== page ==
UPDATED: Prime Minister Erna Solberg received at least some advance notice late Monday night that her justice minister, Sylvi Listhaug, would resign before a majority in Parliament forced her to do so. That saved Solberg’s conservative coalition government from collapse, and Solberg went on to praise both Listhaug and her decision.
“Sylvi Listhaug reported to me late last night that she herself wanted to resign as justice-, preparedness- and immigration minister based on the situation that has arisen in Parliament,” Solberg said at a press conference of her own right after Listhaug’s Tuesday morning. Solberg was referring to the decision by the centrist Christian Democrats party on Monday to join the opposition parties in Parliament and officially express a lack of confidence in Listhaug as justice minister when the Parliament was due to open at 10am on Tuesday.
If Listhaug fell, Solberg’s entire government stood to meet the same fate. Even though Listhaug has stirred up problems for Solberg and her government during the past four years, and openly defied the prime minister on several occasions, Solberg had to be grateful that her troublesome minister finally bowed to pressure and quit herself.
‘Sylvi has done a good job’
Solberg claimed Listhaug had “done a good job in the three ministerial posts she has had in the government,” (first in charge of agriculture, then immigration and integration, and finally justice, preparedness and immigration). Solberg said Listhaug had launched important reforms of agricultural policy, tightened immigration policy, stemmed a refugee influx in 2015 and ushered in “sustainable” integration policy.
“I have viewed Sylvi as a hard-working minister who’s intent on carrying out policy,” Solberg said. “She has had a clear voice.”
Then came the crux of the issue, after more than a week of Listhaug’s defiance and initial refusal to remove a highly offensive post on her Facebook page. It accused Norway’s Labour Party of putting the rights of terrorists above national security, and also led to sudden criticism against Solberg and how she was running the government. Solberg reportedly ordered her to delete the post the next day. Listhaug didn’t do so for another five days, and then only, she claimed, because she didn’t have rights to the photo she’d used. Solberg was left to apologize on behalf of the government for Listhaug’s conduct, and then ordered Listhaug to offer an apology in Parliament that wasn’t accepted.
By ultimately deciding to resign, Listhaug finally “put the government cooperation and politics first,” according to Solberg. She noted that the last week had been difficult for Listhaug, even claiming that Listhaug had been characterized “in ways she didn’t deserve, that have put her intentions in doubt and that aren’t appropriate in Norwegian politics.” Solberg called Listhaug ” a tough woman” whose voice would undoubtedly continue to be heard in Norwegian politics in the future.
Upon questioning, though, Solberg distanced herself from several of the comments Listhaug made at her own press conference less than an hour before. “I wouldn’t characterize Norwegian politics as a barnehage (children’s day care center),” Solberg said. “I think it would be wise for all of us to breathe in deeply and go back to discussing politics.”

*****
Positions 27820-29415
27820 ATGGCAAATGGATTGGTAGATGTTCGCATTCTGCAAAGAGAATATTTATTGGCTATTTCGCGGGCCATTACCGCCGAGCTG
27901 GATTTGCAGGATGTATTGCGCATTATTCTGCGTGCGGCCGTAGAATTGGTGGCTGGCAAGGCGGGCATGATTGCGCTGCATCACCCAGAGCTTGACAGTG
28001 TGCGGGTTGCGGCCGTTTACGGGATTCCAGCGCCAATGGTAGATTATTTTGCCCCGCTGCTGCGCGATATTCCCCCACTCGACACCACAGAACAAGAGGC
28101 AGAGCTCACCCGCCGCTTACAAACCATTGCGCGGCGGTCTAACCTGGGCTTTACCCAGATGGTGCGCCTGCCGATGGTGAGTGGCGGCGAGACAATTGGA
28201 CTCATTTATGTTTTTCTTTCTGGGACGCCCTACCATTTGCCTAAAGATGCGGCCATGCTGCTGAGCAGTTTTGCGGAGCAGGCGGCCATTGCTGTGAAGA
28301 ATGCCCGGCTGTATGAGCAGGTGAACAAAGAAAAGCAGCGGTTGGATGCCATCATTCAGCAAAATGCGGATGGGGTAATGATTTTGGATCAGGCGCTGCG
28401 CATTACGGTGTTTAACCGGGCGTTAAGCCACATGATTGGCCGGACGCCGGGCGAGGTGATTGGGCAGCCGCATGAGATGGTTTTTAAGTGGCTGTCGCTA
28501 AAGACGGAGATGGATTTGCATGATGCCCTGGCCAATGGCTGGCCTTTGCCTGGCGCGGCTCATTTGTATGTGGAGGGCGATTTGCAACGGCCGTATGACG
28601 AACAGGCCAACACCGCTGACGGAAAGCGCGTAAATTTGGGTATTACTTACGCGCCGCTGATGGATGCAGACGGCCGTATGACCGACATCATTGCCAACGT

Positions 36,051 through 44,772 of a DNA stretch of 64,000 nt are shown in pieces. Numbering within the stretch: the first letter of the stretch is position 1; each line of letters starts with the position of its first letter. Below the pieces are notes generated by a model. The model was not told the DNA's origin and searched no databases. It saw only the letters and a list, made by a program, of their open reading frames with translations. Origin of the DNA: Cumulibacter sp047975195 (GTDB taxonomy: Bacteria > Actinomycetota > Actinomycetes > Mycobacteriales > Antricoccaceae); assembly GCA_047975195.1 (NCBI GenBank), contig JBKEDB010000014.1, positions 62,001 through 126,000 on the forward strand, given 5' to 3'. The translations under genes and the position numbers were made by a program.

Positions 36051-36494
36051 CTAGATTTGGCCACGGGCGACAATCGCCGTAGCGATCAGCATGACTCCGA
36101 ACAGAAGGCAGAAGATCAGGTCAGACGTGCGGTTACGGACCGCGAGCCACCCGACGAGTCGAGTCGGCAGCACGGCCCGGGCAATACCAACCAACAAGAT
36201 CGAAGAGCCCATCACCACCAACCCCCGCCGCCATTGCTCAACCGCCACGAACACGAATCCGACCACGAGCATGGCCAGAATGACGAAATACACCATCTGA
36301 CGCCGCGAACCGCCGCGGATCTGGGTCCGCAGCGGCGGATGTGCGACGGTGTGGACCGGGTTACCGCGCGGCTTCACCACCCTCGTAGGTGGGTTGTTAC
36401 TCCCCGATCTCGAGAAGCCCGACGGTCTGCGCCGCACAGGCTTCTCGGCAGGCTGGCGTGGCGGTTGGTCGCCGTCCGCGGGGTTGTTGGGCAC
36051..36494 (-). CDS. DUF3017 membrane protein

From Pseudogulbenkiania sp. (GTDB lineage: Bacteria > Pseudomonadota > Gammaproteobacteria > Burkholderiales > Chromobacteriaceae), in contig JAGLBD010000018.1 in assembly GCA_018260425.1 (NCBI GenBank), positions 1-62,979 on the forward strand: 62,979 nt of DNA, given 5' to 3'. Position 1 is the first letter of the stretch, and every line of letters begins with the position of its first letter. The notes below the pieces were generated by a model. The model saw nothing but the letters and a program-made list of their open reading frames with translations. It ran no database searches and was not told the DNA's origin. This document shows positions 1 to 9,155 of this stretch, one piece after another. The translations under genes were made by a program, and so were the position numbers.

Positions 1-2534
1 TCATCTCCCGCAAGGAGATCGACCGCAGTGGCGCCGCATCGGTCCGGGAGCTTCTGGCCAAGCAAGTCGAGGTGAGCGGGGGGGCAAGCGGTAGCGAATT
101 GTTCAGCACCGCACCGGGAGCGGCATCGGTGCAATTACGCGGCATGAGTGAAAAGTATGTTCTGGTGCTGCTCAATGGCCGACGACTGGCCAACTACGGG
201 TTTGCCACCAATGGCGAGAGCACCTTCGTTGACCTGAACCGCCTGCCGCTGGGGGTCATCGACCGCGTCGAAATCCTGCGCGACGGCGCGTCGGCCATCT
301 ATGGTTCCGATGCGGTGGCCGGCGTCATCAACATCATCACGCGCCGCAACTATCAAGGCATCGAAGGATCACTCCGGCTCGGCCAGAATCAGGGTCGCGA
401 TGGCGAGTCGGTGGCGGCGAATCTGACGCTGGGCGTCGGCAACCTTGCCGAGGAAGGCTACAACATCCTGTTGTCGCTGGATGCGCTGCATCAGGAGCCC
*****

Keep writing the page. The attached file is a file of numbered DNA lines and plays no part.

Solberg also rejected Listhaug’s claim that she’d been the target of a “witchhunt.” “I wouldn’t have used that word,” Solberg said, “but it has been a tough debate. Sylvi is a tough politician with tough standpoints, but I think that when we look back on it, there are many who could have better thought through what they said.”
Nor did Solberg agree Listhaug’s freedom of expression had been violated. She said she felt the “dynamics” of the political uproar of the past week couldn’t have been foreseen.
Solberg’s generosity not reciprocated by Listhaug
While Solberg was generous in her comments about Listhaug, the now-former justice minister hadn’t mentioned Solberg with a single word in her own published statement earlier in the day. Listhaug referred only to her Progress Party and how she didn’t want to be held responsible for its loss of government power. She didn’t directly refer to how she also had put the entire government in danger of collapsing.
Progress Party leader and Finance Minister Siv Jensen claimed the opposition in Parliament had “overplayed” its role in the debate over Listhaug and she denied Listhaug would now take on the role of a “victim” who has sacrificed her position for the sake of the party. “We are not a victim,” Jensen told reporters Tuesday morning. “Sylvi is no victim either.”
Jensen, however, made up for Listhaug’s failure to give Solberg any credit for how the prime minister and her government were prepared to resign as well in the wake of all the uproar Listhaug set off. Jensen said Solberg deserves “great respect” for what she’s done during a difficult time. “She (Solberg) has stood behind her justice minister, she has been willing to put the government’s position behind her,” Jensen said at an impromptu press conference at the Parliament later on Tuesday morning.
“Erna is a good prime minister for the country, she is a good leader for the government and I value the cooperation that we have,” Jensen said.